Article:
News / Health

Pills Offer New Hope in Fight Against Yaws

Study finds oral antibiotic as effective as penicillin

Azithromycin in pill form appears to be as effective in treating yaws, a neglected tropical disease, as the current standard treatment of penicillin injections.
Azithromycin in pill form appears to be as effective in treating yaws, a neglected tropical disease, as the current standard treatment of penicillin injections.

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Scientists have found that a medicine taken in pill form is just as effective in treating the neglected tropical disease yaws as the usual treatment, a shot of penicillin.

The easier-to-use therapy raises new hope for the eradication of the disease.

Yaws is a disease affecting mostly poor children in the tropics. It eats away at skin, cartilage, and bone, affecting an estimated half-million youngsters in Africa, Asia, and South America.



The standard treatment is penicillin, which can be very effective, and an international program nearly eradicated the disease in the 1950s and '60s. But in recent years yaws has reemerged, in part because many infected children don't show any symptoms, and so don't get penicillin.

"For every one case of active yaws that we see, the estimates are that there's up to eight cases of children infected with the yaws organism who don't present because they don't have symptoms at the time," says researcher Russell Hays, a physician at the remote Lihir Medical Center in Papua New Guinea. "And so for that reason, just treating active cases when they come up will never eliminate the disease."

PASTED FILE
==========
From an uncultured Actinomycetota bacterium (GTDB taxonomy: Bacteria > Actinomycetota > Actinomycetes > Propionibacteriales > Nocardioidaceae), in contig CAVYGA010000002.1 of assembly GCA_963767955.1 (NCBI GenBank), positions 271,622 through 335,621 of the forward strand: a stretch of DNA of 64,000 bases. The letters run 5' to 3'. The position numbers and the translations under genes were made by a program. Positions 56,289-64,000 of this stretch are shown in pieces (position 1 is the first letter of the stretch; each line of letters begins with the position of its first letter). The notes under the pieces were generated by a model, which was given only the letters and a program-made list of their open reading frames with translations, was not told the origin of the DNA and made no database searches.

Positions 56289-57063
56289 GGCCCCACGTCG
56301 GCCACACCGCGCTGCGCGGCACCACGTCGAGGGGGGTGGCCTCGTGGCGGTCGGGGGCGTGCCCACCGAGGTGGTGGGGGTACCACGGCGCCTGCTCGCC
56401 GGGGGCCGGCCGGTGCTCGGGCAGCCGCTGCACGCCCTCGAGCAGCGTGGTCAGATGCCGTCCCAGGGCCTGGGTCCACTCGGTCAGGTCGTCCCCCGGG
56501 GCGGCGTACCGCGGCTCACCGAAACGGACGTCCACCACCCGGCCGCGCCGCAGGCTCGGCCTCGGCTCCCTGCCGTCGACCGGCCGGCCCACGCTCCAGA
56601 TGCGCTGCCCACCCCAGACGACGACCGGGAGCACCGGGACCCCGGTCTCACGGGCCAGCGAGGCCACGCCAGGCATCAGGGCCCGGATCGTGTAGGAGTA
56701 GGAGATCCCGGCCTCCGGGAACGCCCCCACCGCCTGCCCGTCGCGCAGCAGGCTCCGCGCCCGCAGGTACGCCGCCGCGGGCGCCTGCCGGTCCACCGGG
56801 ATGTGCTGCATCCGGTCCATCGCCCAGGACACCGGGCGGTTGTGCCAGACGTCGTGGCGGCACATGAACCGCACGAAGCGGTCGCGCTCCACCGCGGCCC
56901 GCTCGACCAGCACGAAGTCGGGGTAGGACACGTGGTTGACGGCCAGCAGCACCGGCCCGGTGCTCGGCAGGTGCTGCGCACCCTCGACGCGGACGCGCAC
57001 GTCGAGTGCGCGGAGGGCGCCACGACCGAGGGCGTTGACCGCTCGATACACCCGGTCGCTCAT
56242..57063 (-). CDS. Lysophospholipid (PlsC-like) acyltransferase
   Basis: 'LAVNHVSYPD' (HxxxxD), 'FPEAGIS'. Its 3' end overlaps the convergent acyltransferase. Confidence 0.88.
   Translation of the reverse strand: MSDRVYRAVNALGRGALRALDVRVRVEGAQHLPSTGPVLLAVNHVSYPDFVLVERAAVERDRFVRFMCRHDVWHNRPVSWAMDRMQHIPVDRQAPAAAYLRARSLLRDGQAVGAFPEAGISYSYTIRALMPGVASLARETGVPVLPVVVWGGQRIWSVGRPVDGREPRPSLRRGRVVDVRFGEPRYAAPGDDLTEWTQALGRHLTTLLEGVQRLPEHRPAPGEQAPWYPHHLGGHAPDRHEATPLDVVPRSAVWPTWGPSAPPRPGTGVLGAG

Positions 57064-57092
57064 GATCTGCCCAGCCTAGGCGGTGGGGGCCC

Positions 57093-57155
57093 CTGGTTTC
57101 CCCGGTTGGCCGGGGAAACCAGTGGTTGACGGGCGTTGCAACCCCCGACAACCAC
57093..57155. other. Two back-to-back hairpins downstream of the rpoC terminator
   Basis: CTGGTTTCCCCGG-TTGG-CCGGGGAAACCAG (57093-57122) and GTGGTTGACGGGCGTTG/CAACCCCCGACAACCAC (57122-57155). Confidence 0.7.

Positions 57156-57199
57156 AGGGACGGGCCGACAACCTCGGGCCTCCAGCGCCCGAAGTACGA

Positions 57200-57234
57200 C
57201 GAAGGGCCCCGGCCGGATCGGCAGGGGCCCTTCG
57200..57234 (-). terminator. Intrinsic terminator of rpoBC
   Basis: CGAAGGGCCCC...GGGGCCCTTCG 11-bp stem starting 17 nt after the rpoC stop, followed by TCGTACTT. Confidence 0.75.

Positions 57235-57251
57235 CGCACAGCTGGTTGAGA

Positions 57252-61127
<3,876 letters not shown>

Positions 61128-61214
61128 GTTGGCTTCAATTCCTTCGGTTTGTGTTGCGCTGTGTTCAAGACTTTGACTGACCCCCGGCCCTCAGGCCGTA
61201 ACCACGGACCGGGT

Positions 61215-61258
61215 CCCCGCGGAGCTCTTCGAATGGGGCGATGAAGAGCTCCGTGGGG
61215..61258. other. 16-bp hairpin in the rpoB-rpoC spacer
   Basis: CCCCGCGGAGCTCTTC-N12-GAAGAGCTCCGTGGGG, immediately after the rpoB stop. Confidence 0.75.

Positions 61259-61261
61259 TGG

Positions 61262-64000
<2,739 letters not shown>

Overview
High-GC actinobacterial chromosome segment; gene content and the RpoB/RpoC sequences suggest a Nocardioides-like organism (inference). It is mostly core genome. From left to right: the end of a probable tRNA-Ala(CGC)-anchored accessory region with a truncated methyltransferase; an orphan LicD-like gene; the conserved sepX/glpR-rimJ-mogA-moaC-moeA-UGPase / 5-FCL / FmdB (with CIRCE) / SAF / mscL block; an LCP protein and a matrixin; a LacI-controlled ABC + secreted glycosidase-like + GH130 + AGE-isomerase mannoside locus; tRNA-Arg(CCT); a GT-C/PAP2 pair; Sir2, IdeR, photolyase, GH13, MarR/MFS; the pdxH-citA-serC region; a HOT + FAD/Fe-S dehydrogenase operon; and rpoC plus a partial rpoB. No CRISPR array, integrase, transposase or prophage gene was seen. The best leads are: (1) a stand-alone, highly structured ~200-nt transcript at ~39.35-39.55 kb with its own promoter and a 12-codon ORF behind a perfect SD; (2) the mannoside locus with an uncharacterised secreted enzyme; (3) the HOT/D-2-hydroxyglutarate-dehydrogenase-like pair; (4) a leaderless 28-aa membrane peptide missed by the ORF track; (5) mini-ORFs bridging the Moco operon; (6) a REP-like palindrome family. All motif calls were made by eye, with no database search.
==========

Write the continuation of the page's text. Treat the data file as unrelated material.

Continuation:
Hays and his colleagues wanted to see if another antibiotic would work as well against yaws, one that would be easier to use in a mass-treatment program.

While penicillin is effective, it also has its downsides: it requires syringes and trained health workers to inject the drug, the needles must be properly disposed of to prevent possible transmission of other disease, and there is a risk of an allergic reaction.

In a study of about 250 children, half got penicillin injections, the others got azithromycin in pill form.

After six months, the results were similar for each group: nearly all children were cured in both groups, and no serious side effects were reported.

But Hays, whose research appears in The Lancet, says this alone isn't enough to switch to the azithromycin pills.

"From our point of view, we feel that the next logical step is to conduct a mass drug administration of azithromycin in a limited setting, and to then follow up that population and see if we can demonstrate that yaws can be eliminated from a particular location."

In a commentary, also in The Lancet, tropical disease expert David Mabey, of the London School of Tropical Medicine and Hygiene, agrees with the need for more research. But he also worries that the yaws bacteria might develop resistance to azithromycin.

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